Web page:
Tetanus Toxoid Adsorbed
"Rubella is usually mild in children. But for some peopleā”especially pregnant women and their babiesā”rubella can be serious. Make sure you and your child are protected from rubella by getting vaccinated on schedule.
Tetanus Toxoid Adsorbed
Tetanus Toxoid Adsorbed Patient Information including How Should I Take
In this Article
- What is tetanus toxoid vaccine (Tetanus Toxoid Adsorbed)?
- What are the possible side effects of tetanus toxoid vaccine (Tetanus Toxoid Adsorbed)?
- What is the most important information I should know about tetanus toxoid vaccine (Tetanus Toxoid Adsorbed)?
- What should I discuss with my healthcare provider before receiving tetanus toxoid vaccine (Tetanus Toxoid Adsorbed)?
- How is tetanus toxoid vaccine given (Tetanus Toxoid Adsorbed)?
- What happens if I miss a dose (Tetanus Toxoid Adsorbed)?
- What happens if I overdose (Tetanus Toxoid Adsorbed)?
- What should I avoid before or after receiving tetanus toxoid vaccine (Tetanus Toxoid Adsorbed)?
- What other drugs will affect tetanus toxoid vaccine (Tetanus Toxoid Adsorbed)?
- Where can I get more information?
What should I discuss with my healthcare provider before receiving tetanus toxoid vaccine (Tetanus Toxoid Adsorbed)?
You may not be able to receive tetanus toxoid vaccine if you have ever received a similar vaccine that caused any of the following:
- a life-threatening allergic reaction; or
- a neurologic disorder or disease affecting the brain.
If you have any of these other conditions, your vaccine may need to be postponed or not given at all:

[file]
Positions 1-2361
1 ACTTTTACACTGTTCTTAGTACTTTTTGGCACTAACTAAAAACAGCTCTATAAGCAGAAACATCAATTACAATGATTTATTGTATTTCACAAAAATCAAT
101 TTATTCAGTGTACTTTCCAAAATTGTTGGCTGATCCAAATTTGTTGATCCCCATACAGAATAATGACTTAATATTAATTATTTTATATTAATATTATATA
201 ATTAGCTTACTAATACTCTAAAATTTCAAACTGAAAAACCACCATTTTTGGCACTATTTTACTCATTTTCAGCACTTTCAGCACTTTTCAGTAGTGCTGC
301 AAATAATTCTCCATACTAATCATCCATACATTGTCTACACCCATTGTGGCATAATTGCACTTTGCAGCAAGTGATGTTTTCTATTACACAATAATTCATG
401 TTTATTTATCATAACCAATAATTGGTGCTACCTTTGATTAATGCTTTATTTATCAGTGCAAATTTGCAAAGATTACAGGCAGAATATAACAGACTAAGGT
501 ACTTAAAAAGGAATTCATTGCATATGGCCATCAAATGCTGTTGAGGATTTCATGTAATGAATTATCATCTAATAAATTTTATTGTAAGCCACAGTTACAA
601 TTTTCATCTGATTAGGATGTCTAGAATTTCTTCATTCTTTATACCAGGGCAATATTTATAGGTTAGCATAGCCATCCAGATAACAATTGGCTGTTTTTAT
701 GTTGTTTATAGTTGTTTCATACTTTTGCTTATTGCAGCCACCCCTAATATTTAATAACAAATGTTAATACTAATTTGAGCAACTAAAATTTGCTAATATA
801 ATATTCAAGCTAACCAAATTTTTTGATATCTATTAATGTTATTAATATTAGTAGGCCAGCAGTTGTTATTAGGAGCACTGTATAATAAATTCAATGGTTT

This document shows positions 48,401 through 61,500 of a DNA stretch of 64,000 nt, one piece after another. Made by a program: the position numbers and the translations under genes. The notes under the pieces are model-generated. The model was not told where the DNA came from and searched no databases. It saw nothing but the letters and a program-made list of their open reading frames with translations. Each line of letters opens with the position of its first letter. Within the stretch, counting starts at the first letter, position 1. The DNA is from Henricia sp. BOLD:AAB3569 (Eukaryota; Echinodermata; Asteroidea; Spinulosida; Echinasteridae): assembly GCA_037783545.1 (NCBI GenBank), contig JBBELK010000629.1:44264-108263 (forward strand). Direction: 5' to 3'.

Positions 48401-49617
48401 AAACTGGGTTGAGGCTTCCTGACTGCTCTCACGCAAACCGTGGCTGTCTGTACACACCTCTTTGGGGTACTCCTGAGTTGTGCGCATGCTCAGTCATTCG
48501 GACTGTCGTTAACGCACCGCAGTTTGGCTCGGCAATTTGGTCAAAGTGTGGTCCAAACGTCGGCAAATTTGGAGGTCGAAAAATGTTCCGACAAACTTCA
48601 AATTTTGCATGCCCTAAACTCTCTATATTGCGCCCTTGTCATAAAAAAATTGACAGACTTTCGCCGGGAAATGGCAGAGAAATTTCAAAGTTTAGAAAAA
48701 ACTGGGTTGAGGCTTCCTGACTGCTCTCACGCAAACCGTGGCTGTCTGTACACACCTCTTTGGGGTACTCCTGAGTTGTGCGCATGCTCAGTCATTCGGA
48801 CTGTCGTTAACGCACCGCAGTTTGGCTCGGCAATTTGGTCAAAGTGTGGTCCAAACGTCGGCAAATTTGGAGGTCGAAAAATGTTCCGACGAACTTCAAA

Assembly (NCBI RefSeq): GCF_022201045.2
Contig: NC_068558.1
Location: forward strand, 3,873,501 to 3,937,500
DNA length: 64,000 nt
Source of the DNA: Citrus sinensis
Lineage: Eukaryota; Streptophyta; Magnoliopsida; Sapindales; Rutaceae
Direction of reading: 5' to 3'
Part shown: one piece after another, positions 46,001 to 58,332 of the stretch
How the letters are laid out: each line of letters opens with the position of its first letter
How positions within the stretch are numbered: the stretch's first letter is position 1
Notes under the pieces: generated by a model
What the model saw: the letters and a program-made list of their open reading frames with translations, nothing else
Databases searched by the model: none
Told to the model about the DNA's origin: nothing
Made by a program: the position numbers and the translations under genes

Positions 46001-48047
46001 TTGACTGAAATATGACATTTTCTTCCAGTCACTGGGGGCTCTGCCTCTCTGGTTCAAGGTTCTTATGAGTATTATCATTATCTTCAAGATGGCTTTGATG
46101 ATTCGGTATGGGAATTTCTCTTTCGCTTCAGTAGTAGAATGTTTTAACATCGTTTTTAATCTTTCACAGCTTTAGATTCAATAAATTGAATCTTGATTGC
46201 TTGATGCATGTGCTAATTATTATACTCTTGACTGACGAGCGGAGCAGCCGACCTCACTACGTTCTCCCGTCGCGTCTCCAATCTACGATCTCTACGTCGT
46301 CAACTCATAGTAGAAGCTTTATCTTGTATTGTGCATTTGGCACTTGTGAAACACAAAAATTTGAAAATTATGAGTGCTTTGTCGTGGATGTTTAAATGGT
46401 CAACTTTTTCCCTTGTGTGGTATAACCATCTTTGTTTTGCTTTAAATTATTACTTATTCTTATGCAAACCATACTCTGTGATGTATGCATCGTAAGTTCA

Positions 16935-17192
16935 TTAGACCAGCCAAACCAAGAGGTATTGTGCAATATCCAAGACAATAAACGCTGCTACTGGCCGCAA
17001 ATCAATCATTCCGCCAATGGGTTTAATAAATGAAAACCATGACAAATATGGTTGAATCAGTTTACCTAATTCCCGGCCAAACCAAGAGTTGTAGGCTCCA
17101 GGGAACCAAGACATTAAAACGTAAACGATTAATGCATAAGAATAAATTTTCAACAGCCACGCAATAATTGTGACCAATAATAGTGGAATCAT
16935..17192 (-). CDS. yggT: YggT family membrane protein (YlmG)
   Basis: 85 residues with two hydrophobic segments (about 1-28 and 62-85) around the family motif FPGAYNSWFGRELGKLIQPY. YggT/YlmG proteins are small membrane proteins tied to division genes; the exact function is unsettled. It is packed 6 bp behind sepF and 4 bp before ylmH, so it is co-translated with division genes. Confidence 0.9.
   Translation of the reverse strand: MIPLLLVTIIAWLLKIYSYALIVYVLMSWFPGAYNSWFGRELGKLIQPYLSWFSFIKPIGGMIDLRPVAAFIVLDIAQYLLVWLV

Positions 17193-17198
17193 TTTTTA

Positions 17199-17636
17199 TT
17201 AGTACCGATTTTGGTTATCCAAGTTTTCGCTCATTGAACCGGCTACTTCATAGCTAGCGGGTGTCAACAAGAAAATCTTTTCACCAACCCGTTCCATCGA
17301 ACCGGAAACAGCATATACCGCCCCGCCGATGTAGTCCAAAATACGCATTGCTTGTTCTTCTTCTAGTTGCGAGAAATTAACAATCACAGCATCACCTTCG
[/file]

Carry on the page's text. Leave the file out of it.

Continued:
- a bleeding or blood-clotting disorder, such as hemophilia;
- thrombocytopenia purpura (easy bruising or bleeding);
- Guillain Barré syndrome (within 6 weeks after receiving a vaccine that contains tetanus);
- an allergy to latex rubber;
- a weak immune system caused by disease (such as cancer, HIV, or AIDS); or
- if you are receiving treatments that can weaken the immune system (such as radiation, chemotherapy, or steroids).
You can still receive a vaccine if you have a minor cold. In the case of a more severe illness with a fever or any type of infection, wait until you get better before receiving this vaccine.
Vaccines may be harmful to an unborn baby and generally should not be given to a pregnant woman. However, not vaccinating the mother could be more harmful to the baby if the mother becomes infected with a disease that this vaccine could prevent. Your doctor will decide whether you should receive this vaccine, especially if you have a high risk of infection with the bacteria that causes tetanus.
It is not known whether tetanus toxoid vaccine passes into breast milk or if it could harm a nursing baby. Do not use this medication without telling your doctor if you are breast-feeding a baby.
How is tetanus toxoid vaccine given (Tetanus Toxoid Adsorbed)?
This vaccine is injected into a muscle. You will receive this injection in a doctor's office or clinic setting.
Tetanus toxoid vaccine is given every 10 years as a booster dose to the tetanus vaccines given during childhood as part of a routine immunization schedule. Follow your doctor's instructions or the schedule recommended by the health department of the state you live in.
Tetanus toxoid vaccine is often given immediately after an injury that causes a wound that may be infected with bacteria that causes tetanus. The next booster dose would then be given 10 years later.
Your doctor may recommend treating fever and pain with an aspirin free pain reliever such as acetaminophen (Tylenol) or ibuprofen (Motrin, Advil, and others) when the shot is given and for the next 24 hours. Follow the label directions or your doctor's instructions about how much of this medicine to use.
Additional Tetanus Toxoid Adsorbed Information
Tetanus Toxoid Adsorbed - User Reviews
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